This was a very enjoyable read with lots of twist and turns. The main character is a pregnant policewoman on maternity leave, but this does not stop her trying to pursue the gang that callously killed her partner. The story ends quite abruptly with one or two loose ends, but I think this worked well as it forced you to make your own conclusions.
Big fan of the Thorne books, so bought this without too much thought. While a couple of clever twists kept the interest levels up, and to be fair, the journey is quite good, it just doesn't go anywhere. I disliked most of the characters of whom i think i was supposed to feel sorry for, and was suprised when it suddenly finished, i was expecting at least 30 mins more.
An enjoyable story with such an unexpectedly abrupt end that I found myself checking that the full book had downloaded.
Left guessing as to what had happened to several characters.
Made a change from Tom Thorne, but not necessarily a change for the better.
After just the first listen, this has become one of my favourite audiobooks.
Far more than simply just another crime novel - it is gritty in places, and draws the reader in to an underworld convincingly realised and which pulls few punches. Those who dislike bad language might be advised to avoid, and listeners should put aside any preconceived ideas about morals and motives.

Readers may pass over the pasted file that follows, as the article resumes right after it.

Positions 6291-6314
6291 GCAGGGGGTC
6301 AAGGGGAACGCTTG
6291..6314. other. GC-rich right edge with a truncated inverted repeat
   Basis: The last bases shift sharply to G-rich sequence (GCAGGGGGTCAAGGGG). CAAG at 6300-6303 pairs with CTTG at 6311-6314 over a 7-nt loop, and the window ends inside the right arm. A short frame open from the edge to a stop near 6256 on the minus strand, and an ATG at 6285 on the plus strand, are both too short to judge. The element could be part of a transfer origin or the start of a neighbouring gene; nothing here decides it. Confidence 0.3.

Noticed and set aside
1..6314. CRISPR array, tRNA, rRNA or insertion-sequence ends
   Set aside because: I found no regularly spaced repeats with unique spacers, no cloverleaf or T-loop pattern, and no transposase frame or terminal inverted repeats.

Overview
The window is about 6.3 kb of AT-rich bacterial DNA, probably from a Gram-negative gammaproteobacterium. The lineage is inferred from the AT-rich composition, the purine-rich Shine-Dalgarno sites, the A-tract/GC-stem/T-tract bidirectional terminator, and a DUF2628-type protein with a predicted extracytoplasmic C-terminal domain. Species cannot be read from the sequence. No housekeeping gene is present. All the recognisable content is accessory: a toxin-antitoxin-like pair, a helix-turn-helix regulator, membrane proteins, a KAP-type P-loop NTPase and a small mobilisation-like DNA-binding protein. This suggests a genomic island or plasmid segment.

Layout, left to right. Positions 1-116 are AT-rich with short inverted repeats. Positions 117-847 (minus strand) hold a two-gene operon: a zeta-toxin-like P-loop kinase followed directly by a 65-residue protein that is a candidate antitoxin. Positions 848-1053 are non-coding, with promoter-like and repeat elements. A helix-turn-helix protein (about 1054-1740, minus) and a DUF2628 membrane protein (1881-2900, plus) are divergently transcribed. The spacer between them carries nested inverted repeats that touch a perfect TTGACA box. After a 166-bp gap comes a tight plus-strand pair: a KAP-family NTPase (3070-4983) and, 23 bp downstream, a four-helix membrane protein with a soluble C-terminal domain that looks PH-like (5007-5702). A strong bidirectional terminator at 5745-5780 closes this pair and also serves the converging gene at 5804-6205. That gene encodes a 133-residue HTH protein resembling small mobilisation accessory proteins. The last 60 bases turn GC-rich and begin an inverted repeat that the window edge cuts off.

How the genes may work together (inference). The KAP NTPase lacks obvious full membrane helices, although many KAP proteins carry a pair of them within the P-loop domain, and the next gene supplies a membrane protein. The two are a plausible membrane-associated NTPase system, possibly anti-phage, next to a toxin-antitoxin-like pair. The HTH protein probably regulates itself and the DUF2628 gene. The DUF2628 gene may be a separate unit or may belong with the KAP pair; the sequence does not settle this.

The central characters are all well realised and references to culture are right up to date. You're left to make your own judgements about the players and their actions - which will change thoughout - and while you imagine there's a twist coming at the end as the plot unfolds, it's progressive: the story builds well and the pace is rapid with few pauses, so you find yourself pondering where it's going between listens and you're eager to get back into it.
It doesn't quite have the sense of place and realisation of, for example, PD James' "A Private Patient", but nor it is not simply a whodunnit mystery: the prose is both efficient and effective and the sense of realism is gripping.
Thanks to this the absolutely outstanding narration which brings every character to life in a way in which you're still left thinking about them well after you have finished the book as if the characters are familiar to you, this would make an excellent choice for those wanting to try the format out for the first time.
"Social study with looney tunes"
I had a hard time getting into this story at the beginning, as a large cast of seemingly unrelated people got introduced and the story seemed to be going nowhere slowly. But around the middle it picked up and the web linking all these people started to emerge. I finally quite liked it overall, but there were a lot of loose ends as the tale was more about the environment than than the individuals.
I added whispersync after about 20% of the book to speed me up - big mistake! The narrator makes no effort to make the listener aware of changes in perspective (which are happening quite often) and gives really weird voices (straight out of looney tunes) to some individuals that do not fit the book at all.